Editor's Note: Your Relationship With Suppliers
Today's fast-paced and competitive environment demands that you make the most of the time you spend on business relationships. Some of your relationships may be in need of change, and others may be slowly changing without your knowledge or input. One relationship that continues to change is the one between roofing contractors and roofing material suppliers, partly due to the emergence of the Internet age and improving business process systems.
The role of the supplier as one of your key sources of information continues to diminish as manufacturers have taken a more direct role with their Web sites and other media such as CDs and DVDs. These things have been around for years, but contractors have really begun to embrace such "self-service" offerings.
Suppliers still perform valuable services for contractors, including keeping product on hand for fast delivery, delivering to the jobsite and/or the rooftop, and financing. There are other services, such as sales and marketing aids and lead development. Manufacturers have taken a more proactive role with contractors in some of these endeavors.
Suppliers continuously seek ways to force costs out of their business while looking for new and better ways to add value to yours. Savvy suppliers will introduce more "self-service," allowing you into their computer systems to check your order status or product availability, and ultimately will allow you to place orders. It saves them money, and saves you time. This is still pretty much in the future, but it is the not too distant future.
Today's business computer systems are giving suppliers more robust information about their own business that may in turn affect your relationship with them. The entire supply chain is looking in both directions to qualify every transaction and every member in the chain. Your supplier will (if not already) begin to size you up as a trading partner. You purchase a certain amount, have certain needs and demands, have certain pay habits, prefer certain brands, and take advantage of a great many, or just a few of a suppliers' offerings.
In a business such as building products distribution where the margin pressure is immense, suppliers are finally figuring out that they simply cannot do business with every contractor on the block. I feel this will ultimately be a positive thing for well-run, legitimate roof-contracting firms. Roofing contractors who are able to line up with the top suppliers should find themselves the recipients of the best prices on the best materials delivered right the first time, and on time. Roofing contractors who cannot sustain a level of business, who cannot organize their business well enough to properly order materials or pay their bills on time may find themselves standing in line at some "big box" every morning while the suppliers are focusing all their attention and service on their "A" customers.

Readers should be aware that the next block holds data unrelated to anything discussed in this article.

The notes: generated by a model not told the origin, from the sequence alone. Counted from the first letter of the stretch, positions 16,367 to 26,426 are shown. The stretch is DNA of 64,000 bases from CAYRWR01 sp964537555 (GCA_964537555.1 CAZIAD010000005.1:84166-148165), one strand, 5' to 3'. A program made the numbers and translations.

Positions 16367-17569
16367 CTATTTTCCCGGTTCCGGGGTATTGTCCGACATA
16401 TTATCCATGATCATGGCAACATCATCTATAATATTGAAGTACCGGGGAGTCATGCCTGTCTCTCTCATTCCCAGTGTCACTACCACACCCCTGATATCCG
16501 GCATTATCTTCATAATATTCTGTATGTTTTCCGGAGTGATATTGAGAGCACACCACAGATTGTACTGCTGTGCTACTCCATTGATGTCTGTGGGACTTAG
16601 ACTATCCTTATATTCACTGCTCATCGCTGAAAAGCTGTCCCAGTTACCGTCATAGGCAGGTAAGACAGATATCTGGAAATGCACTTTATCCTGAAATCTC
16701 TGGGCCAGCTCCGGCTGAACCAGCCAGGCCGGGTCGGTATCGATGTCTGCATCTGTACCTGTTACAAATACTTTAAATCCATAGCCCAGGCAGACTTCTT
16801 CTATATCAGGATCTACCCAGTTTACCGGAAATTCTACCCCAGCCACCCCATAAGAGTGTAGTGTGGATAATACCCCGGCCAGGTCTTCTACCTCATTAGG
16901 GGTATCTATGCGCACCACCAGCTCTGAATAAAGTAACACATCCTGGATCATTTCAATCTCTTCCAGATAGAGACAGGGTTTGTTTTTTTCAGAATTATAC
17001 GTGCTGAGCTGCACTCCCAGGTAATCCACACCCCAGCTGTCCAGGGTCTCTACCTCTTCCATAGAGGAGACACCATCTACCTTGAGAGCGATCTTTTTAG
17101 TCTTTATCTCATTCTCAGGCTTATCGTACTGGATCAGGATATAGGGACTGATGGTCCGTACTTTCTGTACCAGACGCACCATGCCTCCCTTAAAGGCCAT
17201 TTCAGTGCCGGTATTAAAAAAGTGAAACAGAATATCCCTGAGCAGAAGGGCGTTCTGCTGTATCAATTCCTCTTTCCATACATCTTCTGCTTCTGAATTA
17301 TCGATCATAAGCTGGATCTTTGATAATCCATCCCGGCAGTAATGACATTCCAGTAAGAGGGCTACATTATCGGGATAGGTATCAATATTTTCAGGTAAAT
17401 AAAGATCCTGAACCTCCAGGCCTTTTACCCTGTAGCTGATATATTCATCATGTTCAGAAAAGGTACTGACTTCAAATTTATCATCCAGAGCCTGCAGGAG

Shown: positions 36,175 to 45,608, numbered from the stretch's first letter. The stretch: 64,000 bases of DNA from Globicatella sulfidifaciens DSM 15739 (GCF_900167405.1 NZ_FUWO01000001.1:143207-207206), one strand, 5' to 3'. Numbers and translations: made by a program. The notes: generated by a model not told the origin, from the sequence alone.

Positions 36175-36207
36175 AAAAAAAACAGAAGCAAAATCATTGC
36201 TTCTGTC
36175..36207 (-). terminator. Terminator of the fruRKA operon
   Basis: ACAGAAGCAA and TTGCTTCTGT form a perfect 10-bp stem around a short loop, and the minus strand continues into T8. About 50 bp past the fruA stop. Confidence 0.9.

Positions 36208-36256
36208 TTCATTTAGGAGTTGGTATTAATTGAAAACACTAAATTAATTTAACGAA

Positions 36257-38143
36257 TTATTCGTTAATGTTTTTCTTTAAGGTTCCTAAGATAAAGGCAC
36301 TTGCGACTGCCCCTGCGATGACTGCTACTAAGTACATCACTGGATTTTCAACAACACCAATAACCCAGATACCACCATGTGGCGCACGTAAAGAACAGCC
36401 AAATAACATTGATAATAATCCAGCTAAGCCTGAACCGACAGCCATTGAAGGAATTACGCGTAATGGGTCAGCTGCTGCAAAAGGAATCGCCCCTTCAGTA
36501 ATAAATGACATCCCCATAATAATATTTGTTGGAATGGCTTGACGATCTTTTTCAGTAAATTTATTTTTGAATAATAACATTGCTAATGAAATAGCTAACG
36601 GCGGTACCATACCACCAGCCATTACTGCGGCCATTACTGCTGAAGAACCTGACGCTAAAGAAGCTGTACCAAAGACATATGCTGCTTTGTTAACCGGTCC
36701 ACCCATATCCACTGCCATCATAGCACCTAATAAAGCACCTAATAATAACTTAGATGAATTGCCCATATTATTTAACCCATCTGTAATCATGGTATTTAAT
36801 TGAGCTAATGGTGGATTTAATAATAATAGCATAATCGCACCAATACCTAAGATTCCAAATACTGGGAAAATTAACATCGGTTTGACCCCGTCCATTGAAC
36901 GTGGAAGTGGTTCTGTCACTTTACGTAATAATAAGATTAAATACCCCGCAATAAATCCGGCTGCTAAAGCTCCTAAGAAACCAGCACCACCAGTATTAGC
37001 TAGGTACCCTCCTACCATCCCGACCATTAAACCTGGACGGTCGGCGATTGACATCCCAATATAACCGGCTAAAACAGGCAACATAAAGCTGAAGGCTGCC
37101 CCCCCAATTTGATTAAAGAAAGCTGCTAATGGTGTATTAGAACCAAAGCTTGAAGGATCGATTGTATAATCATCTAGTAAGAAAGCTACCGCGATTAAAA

Why do you want to be an "A" customer to your key supplier? The service aspect is huge, but "just in case" is another good reason. A supplier may not be able to bail you out of every situation in which you might find yourself, but I have borne witness to contractors being helped through bad times by suppliers that have taken a year or more to rectify. Another case may be: Which roofing contractor do you suppose has all the material he needs when the storms come and supplies are suddenly tight?
Do not take your supplier relationship for granted. As the world changes and suppliers begin to measure you as a trading partner, you may want to do the same. How well do you really line up with your top supplier? Are the terms and service they offer you what you really need for your business to succeed? Take some time now and then to review your expectations against their performance. You may discover that your supplier's performance is not up to your expectations, and you need to make a change (or call a serious prayer meeting). On the other hand, you may find out that you should take your supplier out to lunch to thank them for all the great things they add to your business. In spite of the "information age" spin on this look at contractor-supplier relationships, what all this really boils down to is personal human relationships. We may use machines to buy, sell and deliver our products; but we do our business with people.